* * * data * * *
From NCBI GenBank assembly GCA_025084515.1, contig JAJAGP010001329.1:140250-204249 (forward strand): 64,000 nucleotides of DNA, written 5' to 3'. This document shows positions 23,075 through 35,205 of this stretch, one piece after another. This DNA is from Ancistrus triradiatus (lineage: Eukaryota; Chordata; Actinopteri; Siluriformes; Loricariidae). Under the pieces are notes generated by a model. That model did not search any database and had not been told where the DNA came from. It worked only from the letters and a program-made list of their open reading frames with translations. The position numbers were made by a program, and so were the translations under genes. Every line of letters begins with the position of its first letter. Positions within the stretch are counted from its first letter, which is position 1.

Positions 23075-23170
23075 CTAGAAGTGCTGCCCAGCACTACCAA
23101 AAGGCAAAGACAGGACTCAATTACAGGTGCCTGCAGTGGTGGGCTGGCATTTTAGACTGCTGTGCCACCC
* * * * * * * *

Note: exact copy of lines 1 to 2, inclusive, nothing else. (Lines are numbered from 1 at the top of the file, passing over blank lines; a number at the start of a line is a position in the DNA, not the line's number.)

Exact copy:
From NCBI GenBank assembly GCA_025084515.1, contig JAJAGP010001329.1:140250-204249 (forward strand): 64,000 nucleotides of DNA, written 5' to 3'. This document shows positions 23,075 through 35,205 of this stretch, one piece after another. This DNA is from Ancistrus triradiatus (lineage: Eukaryota; Chordata; Actinopteri; Siluriformes; Loricariidae). Under the pieces are notes generated by a model. That model did not search any database and had not been told where the DNA came from. It worked only from the letters and a program-made list of their open reading frames with translations. The position numbers were made by a program, and so were the translations under genes. Every line of letters begins with the position of its first letter. Positions within the stretch are counted from its first letter, which is position 1.

Positions 23075-23170